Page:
Salut! from Mallorca
Finally……. I was on the plane and I managed to calm down. The airport security was so time consuming I felt like turning around and staying put in the UK. In the back of my mind I kept thinking about the fact that I had so little in my suitcase due to having less than 20 minutes to pack. No beach towels, no sun cream, and no emergency jumper.
However, I did get over this once I made it to Liverpool “John Lennon” Airport. Soon “All my troubles seemed so far away” as there was no more preparation, just relaxation and escape. Apart from the high security I had little problems getting to Mallorca. My first evening in Pollenca consisted of my favourite Rioja and tapas cooked by my mum. I also officially commenced the escape to Pollenca by switching off my mobile telephone.
Mallorca has been around for centuries and has been part of my life for 28 years. Being only 27 I had the luxury of going to the island while mother was expecting. My parents met by chance in the Port de Pollenca almost 29 years ago. They’ve often said that it was the resort they had to thank for providing such a setting to allow them to meet. So despite being famous for its package holidays its attraction in my eyes runs much deeper, similar to its diverse history.
It was invaded by the Romans, and later the Arabs. What I find most interesting about Pollenca (and this reflected Mallorca as a whole) was looking at a cathedral on one side, and then turning around and seeing a bustling functioning market with its local produce, surrounded by a bustling community. Despite its gradual move towards tourism Pollenca still amazes me … sunny filled streets with typically unique shops and tapas restaurants, and amongst them contemporary hotels. The dominant language “Mallorcino” is commonly spoken, rubber-stamping the authenticity of the culture and the region. The close family ties were also abundantly strong with Abuelas and Abuelos sitting with grand -children in the Square.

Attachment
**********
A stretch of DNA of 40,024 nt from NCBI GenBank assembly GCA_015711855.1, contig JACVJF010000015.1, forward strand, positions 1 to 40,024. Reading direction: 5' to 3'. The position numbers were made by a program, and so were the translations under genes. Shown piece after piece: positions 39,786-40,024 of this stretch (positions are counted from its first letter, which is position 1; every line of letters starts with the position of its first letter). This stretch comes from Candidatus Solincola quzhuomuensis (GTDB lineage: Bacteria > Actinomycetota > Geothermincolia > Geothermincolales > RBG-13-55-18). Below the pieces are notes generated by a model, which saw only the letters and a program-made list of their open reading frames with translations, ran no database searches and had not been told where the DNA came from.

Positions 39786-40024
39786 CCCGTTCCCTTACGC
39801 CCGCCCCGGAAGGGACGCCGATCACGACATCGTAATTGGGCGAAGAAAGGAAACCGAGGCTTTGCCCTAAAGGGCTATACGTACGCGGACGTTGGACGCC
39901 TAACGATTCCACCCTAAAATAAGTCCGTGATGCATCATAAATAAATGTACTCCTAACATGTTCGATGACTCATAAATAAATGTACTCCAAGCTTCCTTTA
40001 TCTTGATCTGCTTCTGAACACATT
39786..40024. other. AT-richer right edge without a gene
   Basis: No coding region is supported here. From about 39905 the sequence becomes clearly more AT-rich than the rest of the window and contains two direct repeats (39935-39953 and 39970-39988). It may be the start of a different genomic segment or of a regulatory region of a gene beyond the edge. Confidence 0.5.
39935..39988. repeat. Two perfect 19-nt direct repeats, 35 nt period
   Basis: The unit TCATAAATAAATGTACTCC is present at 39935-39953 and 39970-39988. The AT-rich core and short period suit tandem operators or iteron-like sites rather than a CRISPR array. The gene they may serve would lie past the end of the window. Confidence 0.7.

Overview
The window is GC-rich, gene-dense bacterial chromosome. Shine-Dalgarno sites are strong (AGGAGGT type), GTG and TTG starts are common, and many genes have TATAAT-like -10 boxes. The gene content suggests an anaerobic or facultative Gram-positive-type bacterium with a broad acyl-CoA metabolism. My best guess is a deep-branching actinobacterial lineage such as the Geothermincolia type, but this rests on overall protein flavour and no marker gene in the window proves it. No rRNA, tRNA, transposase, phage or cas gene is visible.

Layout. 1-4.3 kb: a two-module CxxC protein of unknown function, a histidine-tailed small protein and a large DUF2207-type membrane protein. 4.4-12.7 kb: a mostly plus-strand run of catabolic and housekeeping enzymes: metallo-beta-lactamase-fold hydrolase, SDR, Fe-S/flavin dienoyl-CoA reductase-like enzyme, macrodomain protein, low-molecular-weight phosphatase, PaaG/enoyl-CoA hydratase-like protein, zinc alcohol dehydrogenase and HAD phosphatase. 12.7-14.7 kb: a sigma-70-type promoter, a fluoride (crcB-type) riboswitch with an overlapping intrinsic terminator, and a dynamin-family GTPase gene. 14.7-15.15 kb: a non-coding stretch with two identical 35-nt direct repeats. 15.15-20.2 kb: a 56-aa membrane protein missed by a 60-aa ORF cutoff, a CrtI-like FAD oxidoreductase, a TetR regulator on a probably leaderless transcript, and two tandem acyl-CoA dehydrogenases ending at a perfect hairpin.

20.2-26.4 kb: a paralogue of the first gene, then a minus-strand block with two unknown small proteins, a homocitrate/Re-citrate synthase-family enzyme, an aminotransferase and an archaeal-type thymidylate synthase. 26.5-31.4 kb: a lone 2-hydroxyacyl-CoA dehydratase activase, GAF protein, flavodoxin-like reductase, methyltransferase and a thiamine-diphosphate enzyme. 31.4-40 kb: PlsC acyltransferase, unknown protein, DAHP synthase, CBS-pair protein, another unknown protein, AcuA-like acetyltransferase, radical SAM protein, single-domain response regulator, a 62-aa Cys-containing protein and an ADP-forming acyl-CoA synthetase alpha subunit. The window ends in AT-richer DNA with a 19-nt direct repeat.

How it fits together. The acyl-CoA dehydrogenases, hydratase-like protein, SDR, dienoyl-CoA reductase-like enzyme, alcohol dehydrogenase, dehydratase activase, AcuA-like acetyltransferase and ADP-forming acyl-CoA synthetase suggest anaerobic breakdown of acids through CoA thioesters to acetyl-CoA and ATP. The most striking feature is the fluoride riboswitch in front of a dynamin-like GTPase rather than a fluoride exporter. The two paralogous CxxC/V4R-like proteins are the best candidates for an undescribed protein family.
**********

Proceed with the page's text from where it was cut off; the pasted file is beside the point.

My favourite time on the island was the 6pm sundown at the Ill a Dor Hotel. To help you visualise the setting Agatha Christie was once an early visitor to this Hotel which provided the inspiration for the fictional hotel “Pino d’Oro” in her 1936 short story “Problems at Pollensa Bay”.
It catches the last of the sun in the day and many of the tables sit peacefully almost in a trancelike state while the sun lowers and the evening begins. I’ve lost count over the years how many times I’ve sat down to this 6pm congregation with friends and family and had time to talk openly, whether it be past stories, football, or the “wildlife” from the previous evenings. It often makes me realise how little people openly talk to each-other as they get distracted by everyday life. Out of all the places I’ve been this seems to be the only place that feels like a genuine escape from “porridge”.
After we returned back to our apartment most evenings we would sit, watch and observe people beginning their evening, usually assessing fashion tastes (or possibly “the lack of…”). There would be the usual suspects such as; Lobster pink sunburn tan lines and synthetic clothing (cue excessive sweating)
The two weeks revolved mostly around lunchtime coffees, newspaper reading, tapas and long evening meals. Apart from a few traditional family “storm in a tea cup” arguments it was a perfect two weeks with friends and family to be quite honest. The hardest part I find now is leaving as each year I go the island provides special memories and new friends. The friends I have met through my various holidays have stayed in touch and some have even got married themselves through meeting there. It must be something in the water!
The day before I returned there was the shock bombing in PalmaNova, killing two Guardia Civil and injuring 40 people. The ironic thing was when I heard that the airport was closed I actually secretly wished it would stay closed just to give me an extra few days on this magical island. Alas, the airport opened on time and I returned to Liverpool Airport where it was a sweltering 12 degrees.
I plan on returning to Mallorca as often as possible now as I feel it is constantly changing, becoming younger and more diverse every year. The culture of Spain is one that I truly adore … the people are friendly and fun and the atmosphere is always upbeat and absorbing. Shame about the exchange rate…… !